Individual Investors

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Why Invest in High Yield Bonds?

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Bonds issued by companies with credit ratings below investment grade – variously called “sub-investment grade” or “high yield” – have fallen to multiyear lows, as lenders fear that a stalling global economy and higher interest rates will undermine companies’ ability to repay.

Credit Ratings

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The Solactive USD High Yield Corporates Total Market Index, which measures high yield bonds issued in US dollars, is down almost 15% year-to-date. The only other times high yield bond indexes have fallen so far so fast in recent memory were the 2008 financial crisis and the 2020 covid-19 selloff.

While the drawdown may be unsettling, it offers a chance to review the merits of this often-misunderstood asset class.

1. Lower duration for rising rates

Investors seeking higher income from corporate bonds are typically required to choose between one of two risks. First is interest rate risk, which is the risk that interest rates rise. Higher interest rates typically cause bond prices to fall. Second is credit risk, which is the greater risk that comes with lending to companies in ruder financial health.

High Yield Bonds Have Outperformed Investment Grade Corporates as Rates Rise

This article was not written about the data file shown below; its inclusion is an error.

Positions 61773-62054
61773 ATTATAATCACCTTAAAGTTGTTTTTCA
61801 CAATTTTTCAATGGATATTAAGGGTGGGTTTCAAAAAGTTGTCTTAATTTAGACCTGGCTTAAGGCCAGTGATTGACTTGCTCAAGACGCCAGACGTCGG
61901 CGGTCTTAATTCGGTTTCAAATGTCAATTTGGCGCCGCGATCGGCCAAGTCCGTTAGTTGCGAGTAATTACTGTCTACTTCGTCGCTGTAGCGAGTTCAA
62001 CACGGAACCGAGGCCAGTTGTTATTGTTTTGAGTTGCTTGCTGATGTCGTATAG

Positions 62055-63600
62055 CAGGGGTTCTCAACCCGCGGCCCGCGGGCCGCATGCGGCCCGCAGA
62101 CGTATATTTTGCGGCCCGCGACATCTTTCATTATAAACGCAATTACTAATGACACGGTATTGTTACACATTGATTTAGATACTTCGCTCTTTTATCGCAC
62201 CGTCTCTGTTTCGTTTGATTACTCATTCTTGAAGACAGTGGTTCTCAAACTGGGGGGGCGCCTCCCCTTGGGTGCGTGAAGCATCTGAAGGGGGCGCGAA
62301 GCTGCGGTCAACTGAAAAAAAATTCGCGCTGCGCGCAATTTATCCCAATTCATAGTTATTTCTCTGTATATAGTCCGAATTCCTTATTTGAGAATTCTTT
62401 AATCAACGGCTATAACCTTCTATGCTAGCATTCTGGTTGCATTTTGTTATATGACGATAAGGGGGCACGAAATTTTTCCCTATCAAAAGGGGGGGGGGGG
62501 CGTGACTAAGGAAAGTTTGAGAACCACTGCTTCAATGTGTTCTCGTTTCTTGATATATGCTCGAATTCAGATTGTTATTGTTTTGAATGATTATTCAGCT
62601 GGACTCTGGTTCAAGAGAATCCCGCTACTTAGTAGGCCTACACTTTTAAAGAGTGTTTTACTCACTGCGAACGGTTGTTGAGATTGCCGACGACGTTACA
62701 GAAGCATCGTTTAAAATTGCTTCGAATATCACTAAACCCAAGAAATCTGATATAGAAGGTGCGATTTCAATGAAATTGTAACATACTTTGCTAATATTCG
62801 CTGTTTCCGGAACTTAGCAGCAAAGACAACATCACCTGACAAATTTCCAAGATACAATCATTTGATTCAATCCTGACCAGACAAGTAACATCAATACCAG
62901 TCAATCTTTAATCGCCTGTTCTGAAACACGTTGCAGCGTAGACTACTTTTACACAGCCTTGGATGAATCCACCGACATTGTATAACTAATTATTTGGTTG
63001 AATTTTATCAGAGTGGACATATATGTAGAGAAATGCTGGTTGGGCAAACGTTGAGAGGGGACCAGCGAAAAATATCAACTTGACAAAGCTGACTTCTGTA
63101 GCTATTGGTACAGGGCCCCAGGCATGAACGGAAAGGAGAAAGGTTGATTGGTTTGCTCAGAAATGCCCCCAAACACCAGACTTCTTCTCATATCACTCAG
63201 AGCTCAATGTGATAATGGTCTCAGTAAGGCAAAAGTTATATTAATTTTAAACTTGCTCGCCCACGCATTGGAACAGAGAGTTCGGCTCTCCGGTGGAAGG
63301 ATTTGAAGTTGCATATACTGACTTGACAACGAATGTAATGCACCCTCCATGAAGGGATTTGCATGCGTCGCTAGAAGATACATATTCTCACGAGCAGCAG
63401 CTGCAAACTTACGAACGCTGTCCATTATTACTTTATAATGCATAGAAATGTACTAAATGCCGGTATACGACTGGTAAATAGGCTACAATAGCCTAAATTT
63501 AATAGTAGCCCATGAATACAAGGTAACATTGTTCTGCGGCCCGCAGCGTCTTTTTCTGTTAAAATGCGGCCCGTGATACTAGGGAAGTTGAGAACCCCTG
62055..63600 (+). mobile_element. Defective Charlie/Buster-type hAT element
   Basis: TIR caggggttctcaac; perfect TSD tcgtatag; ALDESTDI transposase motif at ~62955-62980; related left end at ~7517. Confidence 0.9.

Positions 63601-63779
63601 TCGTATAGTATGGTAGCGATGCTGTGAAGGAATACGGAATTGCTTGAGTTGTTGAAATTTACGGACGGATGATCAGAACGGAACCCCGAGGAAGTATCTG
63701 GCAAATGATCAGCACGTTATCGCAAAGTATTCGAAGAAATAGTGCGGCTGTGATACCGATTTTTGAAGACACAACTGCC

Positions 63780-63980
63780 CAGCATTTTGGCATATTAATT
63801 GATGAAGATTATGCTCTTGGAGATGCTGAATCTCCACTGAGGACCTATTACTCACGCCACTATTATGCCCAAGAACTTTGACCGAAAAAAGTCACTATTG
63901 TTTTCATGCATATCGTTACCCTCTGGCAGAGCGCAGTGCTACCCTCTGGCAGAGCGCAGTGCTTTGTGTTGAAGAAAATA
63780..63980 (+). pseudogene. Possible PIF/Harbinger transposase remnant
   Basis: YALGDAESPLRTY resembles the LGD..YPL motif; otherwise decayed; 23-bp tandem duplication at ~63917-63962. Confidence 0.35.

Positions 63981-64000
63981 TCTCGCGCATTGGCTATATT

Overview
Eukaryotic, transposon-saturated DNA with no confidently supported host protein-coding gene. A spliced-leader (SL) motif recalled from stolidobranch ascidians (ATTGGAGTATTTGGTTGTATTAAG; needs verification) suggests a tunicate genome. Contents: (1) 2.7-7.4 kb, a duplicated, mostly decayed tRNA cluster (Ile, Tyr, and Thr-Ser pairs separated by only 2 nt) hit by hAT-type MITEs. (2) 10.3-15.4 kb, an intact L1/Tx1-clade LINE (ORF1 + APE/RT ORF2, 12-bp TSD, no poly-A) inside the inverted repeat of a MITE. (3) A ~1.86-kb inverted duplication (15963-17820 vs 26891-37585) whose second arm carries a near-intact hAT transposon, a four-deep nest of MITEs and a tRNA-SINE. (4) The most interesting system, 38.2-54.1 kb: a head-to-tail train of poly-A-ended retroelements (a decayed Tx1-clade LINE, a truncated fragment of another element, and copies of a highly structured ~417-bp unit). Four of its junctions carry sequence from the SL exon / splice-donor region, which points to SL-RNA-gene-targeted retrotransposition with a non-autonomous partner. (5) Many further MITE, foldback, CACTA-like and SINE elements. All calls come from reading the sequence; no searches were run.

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While high yield bonds take on more credit risk, they typically take on less interest rate risk than their investment grade peers. This is reflected in their lower duration.

This means that when interest rates rise, as they have in 2022, high yield bond ETFs can – perhaps counterintuitively – provide more capital stability, while also providing a higher yield than investment grade corporate bonds.

2. Significantly higher potential yields

High yield US corporate bonds offer substantially larger yields than investment grade corporate and government bonds. The Solactive USD High Yield Corporates Total Market Index is providing a yield to maturity of 8% as of 27 June. This compares to the 4.2% provided by the Bloomberg US Corporate Bond Index and 3.7% on the Bloomberg US Aggregate Bond Index.

High Yield Can Provide Significantly Higher Income

High_yield_can_provide_significantly_higher_income_0200865ee6.pngSource: Bloomberg. Data as of 27 June 2022.

The benefits of these higher yields to those depending on income are obvious. But large coupons also have portfolio benefits.

These include providing a diversified source of returns. When central banks froze interest rates at zero, investors could rely on bonds – especially investment grade and government bonds – providing capital appreciation. However with US headline inflation now above 8%, investors cannot rely on bonds providing capital growth. Bonds rise in value in deflationary environments but fall in value when inflation rises.

In this setting, higher coupons can limit the effects of falling bond values. This is because the price of bonds needs to fall by a value larger than their yields for investors to suffer a loss on a total return basis. We have seen this in 2022, as higher coupons have offset – to some extent, but not completely – falling bond values for high yield bonds.

3. Default rates are forecast to remain low

The primary risk of investing in high yield bonds is the lower creditworthiness of issuers. However, at the time of writing (June 2022) default rates for sub-investment grade borrowers are low. To this end, there were only five defaults in the Solactive USD High Yield Corporates Total Market Index in May 2022, in a portfolio of over 1200 bonds.

Leading ratings agencies expect that default rates for high yield bonds will stay low, too. S&P Globa